What is an X-ray or Fluoroscopy?
The oldest form of diagnostic imaging, x-ray uses a focused beam of radiation and a special detector to generate images of the inside of the body. Fluoroscopy is a type of x-ray that captures moving images within the body, such as within a knee joint.
What are X-rays used for?
While advanced imaging tests such as CT and MRI provide more detailed images, x-ray is a faster and less expensive test option for certain conditions, such as a broken bone. Fluoroscopy is used to evaluate specific areas of the body, such as the muscles and joints, as well as the digestive tract. Fluoroscopy is also used to guide certain interventional radiology therapies, such as pain injections and many biopsy procedures.
What should I expect during an X-ray or fluoroscopy?
You will be asked to remove any clothing or jewelry that can impact the ability of the x-ray to obtain images. In some cases, your test may require the injection of an intravenous contrast agent.
The radiographer will position you on a special x-ray table (or you may be standing) during the examination. You will be asked to hold still during an x-ray. They will then proceed to take two or three images from different angles. For a fluoroscopy, you may be instructed to move your joint in a specific way during the test.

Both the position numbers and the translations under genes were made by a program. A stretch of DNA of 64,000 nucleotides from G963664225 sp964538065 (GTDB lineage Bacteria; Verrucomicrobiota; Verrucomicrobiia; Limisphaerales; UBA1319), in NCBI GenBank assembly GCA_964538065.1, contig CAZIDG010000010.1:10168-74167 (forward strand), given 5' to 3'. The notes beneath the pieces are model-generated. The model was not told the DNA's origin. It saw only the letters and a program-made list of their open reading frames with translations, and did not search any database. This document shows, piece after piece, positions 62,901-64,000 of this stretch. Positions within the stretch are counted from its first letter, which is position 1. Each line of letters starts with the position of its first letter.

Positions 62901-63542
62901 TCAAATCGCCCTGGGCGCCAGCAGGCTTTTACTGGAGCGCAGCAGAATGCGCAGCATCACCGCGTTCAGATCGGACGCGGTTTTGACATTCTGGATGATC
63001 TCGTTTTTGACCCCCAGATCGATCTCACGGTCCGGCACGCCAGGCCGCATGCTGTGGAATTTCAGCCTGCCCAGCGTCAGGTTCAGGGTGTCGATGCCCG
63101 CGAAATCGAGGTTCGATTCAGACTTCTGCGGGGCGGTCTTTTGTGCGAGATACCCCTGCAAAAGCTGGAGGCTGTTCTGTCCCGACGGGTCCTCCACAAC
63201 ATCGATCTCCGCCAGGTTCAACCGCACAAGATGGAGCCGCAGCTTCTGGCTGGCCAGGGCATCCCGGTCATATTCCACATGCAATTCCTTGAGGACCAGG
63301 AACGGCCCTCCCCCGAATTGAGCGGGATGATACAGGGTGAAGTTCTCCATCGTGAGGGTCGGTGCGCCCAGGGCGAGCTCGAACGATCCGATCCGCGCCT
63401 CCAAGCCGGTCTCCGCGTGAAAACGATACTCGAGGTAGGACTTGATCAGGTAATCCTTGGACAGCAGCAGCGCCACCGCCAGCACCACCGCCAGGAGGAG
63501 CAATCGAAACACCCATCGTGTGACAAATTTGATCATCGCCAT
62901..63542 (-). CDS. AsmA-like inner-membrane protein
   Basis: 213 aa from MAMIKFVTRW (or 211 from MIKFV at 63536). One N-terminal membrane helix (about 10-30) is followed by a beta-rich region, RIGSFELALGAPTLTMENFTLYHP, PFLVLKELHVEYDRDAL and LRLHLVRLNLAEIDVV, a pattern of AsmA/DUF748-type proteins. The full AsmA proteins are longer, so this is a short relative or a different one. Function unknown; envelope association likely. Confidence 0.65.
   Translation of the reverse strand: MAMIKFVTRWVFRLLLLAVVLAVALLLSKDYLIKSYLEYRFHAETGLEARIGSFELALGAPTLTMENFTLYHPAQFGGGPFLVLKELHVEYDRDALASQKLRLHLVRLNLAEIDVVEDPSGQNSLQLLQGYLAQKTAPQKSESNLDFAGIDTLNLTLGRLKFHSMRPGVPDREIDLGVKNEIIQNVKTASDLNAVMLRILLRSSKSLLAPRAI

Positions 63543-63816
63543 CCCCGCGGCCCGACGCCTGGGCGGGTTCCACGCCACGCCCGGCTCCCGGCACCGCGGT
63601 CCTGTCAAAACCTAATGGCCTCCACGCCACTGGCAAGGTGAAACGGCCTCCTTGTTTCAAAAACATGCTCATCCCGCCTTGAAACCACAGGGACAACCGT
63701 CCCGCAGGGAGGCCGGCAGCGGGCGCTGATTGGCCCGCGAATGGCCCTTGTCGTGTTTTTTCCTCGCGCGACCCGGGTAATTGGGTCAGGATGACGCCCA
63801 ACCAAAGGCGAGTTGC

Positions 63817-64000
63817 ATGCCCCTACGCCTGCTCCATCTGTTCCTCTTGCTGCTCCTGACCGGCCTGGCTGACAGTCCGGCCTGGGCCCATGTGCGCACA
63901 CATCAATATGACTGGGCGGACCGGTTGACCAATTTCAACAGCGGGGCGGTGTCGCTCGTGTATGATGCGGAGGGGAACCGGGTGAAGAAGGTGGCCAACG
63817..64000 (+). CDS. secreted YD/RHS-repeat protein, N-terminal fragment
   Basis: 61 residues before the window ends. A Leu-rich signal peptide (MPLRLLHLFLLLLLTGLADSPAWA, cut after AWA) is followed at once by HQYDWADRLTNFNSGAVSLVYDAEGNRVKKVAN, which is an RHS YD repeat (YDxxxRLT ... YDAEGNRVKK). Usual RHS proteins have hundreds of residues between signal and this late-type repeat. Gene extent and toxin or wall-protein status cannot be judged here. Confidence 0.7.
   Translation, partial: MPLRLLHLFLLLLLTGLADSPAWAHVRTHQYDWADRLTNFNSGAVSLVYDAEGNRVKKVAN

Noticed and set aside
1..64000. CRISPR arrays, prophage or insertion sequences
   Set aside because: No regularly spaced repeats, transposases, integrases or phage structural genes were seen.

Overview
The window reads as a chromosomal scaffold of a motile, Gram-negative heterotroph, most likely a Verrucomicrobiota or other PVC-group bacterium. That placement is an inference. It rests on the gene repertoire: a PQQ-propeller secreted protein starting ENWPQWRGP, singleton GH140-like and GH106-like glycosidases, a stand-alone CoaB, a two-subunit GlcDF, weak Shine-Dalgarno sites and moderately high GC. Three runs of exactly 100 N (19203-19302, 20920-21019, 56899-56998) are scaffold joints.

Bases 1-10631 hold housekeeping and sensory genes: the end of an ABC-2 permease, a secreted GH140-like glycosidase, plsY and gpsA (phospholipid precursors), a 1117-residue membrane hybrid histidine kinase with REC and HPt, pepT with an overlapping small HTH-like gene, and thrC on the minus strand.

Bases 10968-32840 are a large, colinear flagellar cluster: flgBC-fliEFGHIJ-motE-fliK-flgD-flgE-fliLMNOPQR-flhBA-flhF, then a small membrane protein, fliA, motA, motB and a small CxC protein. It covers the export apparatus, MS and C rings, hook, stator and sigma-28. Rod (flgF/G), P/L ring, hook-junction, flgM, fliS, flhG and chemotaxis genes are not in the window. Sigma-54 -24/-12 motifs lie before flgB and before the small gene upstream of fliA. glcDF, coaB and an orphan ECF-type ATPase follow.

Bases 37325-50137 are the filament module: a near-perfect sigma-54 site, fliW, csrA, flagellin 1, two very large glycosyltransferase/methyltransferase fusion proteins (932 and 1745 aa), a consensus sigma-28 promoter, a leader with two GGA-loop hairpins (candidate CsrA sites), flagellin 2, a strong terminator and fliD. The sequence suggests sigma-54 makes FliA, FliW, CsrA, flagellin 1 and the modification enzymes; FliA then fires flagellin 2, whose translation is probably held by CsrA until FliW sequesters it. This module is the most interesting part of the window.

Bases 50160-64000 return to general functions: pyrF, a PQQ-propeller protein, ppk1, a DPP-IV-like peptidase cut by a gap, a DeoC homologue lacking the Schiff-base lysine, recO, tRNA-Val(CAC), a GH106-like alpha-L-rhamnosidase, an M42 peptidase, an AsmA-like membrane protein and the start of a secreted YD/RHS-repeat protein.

How do I prepare for an X-ray or fluoroscopy?
As with any x-ray-based test, please inform the technologist or a patient representative if you are pregnant.
For most x-ray tests, no special preparation is required. However, there are certain tests for which preparation is vitally important to obtaining the best images:
Intravenous Pyelogram (IVP)
An x-ray of the kidneys, ureters and bladder that requires an intravenous contrast agent injection.
- Drink four 8-ounce glasses of water between 1:00 pm and 10:00 pm the day BEFORE your exam
- On the day of your exam, you may have coffee, water or juice until 3 hours prior to exam.
- You may also take medication with water, as prescribed by your physician.
An x-ray of the large intestine, which includes the colon and rectum. During this procedure, barium sulfate is injected into the colon.
- DAY BEFORE EXAM: Clear liquids at noon and supper meals. Eat no solid food. Drink six 8-ounce glasses of water between 1:00 pm and 9:00 pm. At 5:00 pm drink one bottle of Citrate of Magnesia (10 ounces) At 8:00 pm take two Bisacodyl (Dulcolax) pills.
- DAY OF EXAM: Insert one Bisacodyl (Dulcolax) rectal suppository upon arising. No solid food. You may have coffee, water or juice until one hour prior to the exam.
Upper GI Series
A series of x-rays of the esophagus. The x-rays are taken after you drink a barium solution.
- DAY BEFORE EXAM: Nothing to eat or drink after midnight.